Monday, 9 October 2017 | Tax Changes | Electric Highway | SNP on Catalonia | Brexit | North Sea Oil
Progress and ensuring public services are adequately funded requires money, but Brian Taylor’s comments here are interesting for their infusion of quite unnecessary negativity. With its new powers over income tax it is only to be expected that the Scottish government will be considering changes. Ministers are considering, among other things, the possibility of a new band of tax for higher earners while maintaining the same basic rate of 20 per cent.
Brain Taylor’s take on this is that Nicola Sturgeon has “big choices to make,” a phrase – while meaning little but the obvious – that is worded in such a way so as to imply challenges. His description continues in this vein with a serious tone when he reminds the viewer that “progress requires cash.” In closing the segment he introduces a Catalan term meaning “little by little,” no doubt to create a connection between the Scottish government and recent events in Catalonia.
Every technological shift requires investment in time and money, and poses certain challenges. Yet this report on the creation of the so-called A9 electric highway focuses entirely on the challenges posed by what is in the main a positive environmental development in Scotland. In spite of Emilia Hanna from Friends of the Earth Scotland stating that electric cars are currently capable of covering over one hundred miles between recharges, this report makes a point of limiting this to thirty-five miles from the reporter’s on-camera experience.
In the video interviews it is much the same. The owner of a fuelling depot on the A9 is optimistic that he can deal with the changeover from fossil fuel to electric power, but the report does not deviate from its fixation on the infrastructural technicalities of the changeover. In doing this it highlights the current lack of charging points and the need for further development, concerns that cannot be expected to be instantaneous.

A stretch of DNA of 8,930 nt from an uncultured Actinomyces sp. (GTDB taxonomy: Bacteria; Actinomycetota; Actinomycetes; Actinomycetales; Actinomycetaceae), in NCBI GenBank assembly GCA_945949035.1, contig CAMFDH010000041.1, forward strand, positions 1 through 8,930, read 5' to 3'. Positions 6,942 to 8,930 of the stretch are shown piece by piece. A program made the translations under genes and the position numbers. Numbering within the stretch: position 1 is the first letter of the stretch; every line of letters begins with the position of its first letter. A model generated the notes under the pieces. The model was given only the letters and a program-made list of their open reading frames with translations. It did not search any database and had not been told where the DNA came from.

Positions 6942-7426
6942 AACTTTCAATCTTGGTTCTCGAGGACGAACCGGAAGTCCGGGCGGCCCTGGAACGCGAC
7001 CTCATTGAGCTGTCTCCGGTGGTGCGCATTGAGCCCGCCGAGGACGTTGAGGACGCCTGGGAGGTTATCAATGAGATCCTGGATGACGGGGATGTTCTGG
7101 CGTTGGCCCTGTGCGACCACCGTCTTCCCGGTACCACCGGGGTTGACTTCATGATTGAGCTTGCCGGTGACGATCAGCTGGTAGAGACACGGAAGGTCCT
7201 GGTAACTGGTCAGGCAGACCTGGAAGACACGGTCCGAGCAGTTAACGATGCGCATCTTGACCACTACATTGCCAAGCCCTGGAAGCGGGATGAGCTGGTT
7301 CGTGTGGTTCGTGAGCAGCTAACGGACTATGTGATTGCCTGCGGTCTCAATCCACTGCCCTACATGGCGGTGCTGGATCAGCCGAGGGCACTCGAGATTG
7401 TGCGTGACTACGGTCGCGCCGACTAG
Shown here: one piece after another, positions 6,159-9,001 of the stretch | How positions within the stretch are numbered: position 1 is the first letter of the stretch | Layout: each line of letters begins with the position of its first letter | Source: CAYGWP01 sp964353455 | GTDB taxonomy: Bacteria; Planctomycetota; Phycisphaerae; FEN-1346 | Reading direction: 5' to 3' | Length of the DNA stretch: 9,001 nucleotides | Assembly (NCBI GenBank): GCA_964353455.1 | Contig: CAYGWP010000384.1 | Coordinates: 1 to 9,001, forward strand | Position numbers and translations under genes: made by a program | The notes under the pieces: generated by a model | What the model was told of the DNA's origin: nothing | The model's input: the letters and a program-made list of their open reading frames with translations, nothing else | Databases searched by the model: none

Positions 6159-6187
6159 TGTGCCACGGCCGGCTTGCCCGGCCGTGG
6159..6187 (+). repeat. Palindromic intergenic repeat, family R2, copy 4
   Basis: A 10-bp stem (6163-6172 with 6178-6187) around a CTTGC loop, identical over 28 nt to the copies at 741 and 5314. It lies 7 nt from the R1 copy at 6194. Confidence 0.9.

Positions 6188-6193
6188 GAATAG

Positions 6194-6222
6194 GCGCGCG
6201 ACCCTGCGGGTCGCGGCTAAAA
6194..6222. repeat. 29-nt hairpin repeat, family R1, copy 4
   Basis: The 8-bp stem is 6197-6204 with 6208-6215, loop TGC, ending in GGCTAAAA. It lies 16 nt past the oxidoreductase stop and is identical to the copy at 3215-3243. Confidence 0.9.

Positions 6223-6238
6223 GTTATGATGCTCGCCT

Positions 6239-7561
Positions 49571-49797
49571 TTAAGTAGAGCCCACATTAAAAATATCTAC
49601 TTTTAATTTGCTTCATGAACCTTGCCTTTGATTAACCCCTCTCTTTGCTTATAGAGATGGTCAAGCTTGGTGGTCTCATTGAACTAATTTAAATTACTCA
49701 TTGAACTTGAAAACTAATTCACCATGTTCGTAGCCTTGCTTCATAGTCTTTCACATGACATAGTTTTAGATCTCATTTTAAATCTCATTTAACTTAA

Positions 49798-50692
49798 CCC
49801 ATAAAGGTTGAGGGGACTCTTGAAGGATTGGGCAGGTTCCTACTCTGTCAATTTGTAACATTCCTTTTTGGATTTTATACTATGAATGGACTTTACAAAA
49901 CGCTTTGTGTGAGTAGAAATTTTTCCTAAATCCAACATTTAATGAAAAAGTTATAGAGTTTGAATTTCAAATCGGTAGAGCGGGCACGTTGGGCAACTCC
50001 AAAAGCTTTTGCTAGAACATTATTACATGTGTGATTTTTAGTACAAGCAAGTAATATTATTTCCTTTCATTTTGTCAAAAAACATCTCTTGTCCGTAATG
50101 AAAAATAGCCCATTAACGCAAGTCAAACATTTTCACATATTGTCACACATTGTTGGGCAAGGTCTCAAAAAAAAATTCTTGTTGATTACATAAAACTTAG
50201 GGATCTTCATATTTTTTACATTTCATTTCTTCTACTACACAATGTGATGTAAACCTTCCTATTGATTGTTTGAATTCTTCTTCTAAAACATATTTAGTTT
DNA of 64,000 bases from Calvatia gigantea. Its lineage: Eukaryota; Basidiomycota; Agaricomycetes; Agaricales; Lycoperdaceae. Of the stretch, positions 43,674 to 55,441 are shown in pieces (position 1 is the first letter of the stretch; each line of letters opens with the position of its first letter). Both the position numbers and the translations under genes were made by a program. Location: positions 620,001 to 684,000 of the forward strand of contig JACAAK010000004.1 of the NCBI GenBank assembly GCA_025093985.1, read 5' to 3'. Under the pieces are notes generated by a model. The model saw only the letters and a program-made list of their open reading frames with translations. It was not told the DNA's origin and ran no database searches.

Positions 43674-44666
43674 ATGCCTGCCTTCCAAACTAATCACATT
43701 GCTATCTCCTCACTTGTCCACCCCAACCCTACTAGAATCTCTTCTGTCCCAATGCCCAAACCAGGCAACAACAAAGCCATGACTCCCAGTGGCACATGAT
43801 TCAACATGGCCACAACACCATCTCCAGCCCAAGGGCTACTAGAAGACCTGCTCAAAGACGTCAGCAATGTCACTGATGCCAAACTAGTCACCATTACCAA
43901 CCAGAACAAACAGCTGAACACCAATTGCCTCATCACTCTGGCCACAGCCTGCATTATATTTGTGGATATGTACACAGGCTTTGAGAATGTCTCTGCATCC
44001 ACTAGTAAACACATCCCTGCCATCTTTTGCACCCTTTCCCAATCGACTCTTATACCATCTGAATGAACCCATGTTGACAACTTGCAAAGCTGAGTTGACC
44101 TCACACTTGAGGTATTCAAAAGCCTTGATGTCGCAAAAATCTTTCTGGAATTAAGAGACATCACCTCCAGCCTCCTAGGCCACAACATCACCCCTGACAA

SNP on Catalonia
Glenn Campbell’s report on the SNP conference’s comments on events in Catalonia is both weighted and somewhat problematic. The segment reports that the SNP condemned the use of force by the Spanish authorities in Catalonia and that a resolution was passed calling for international mediation in the situation, but again BBC Reporting Scotland uses this as an opportunity to link another independence referendum in Scotland to Catalonia. It achieves this at the end of the article with footage of what Campbell calls a “show of nationalist solidarity” in Glasgow.
In its coverage of the crackdown in Catalonia the report minimises the force used by the Guardia Civil in Catalonia by describing the police violence as merely “heavy-handed,” and the images shown betray an attempt to tone down the violence. It is concerning that this piece does not give the impression that almost 900 unarmed civilians were hospitalised as a result of the Spanish police’s actions.
The SNP’s Westminster leader Ian Blackford MP has, we are told in this report, accused the Prime Minister of “showing a lack of respect to Scotland over Brexit.” Reporting Scotland political correspondent David Porter outlines that the “SNP” desires to remain in the single market, seeks guarantees on EU citizens, and – while studiously avoiding the language of a power grab – notes that it wants amendments to the EU Withdrawal Bill.
Without further interrogation of the Scottish government’s position the report uncritically sets out the Prime Minister’s response; that the Scottish government is being fully consulted on the EU negotiations – an assertion contested by the Scottish government – and that discussions are taking place “at a UK level, and of course Scotland is part of the UK.” This, however, says nothing of the Scottish government being kept in the loop. It simply implies that the UK government is acting on Scotland’s behalf.
North Sea Oil
This report on the discovery by Norwegian oil company Statoil of between 25 and 130 million barrels of oil at one prospective oilfield in the North Sea is conspicuous for its brevity. The segment states that this find is proof there is still potential for the oil industry in the area, but it is greatly understated and brief.
Tuesday, 10 October 2017 | Public Energy Company | Ulva Community Buyout | NHS Tayside
Public Energy Company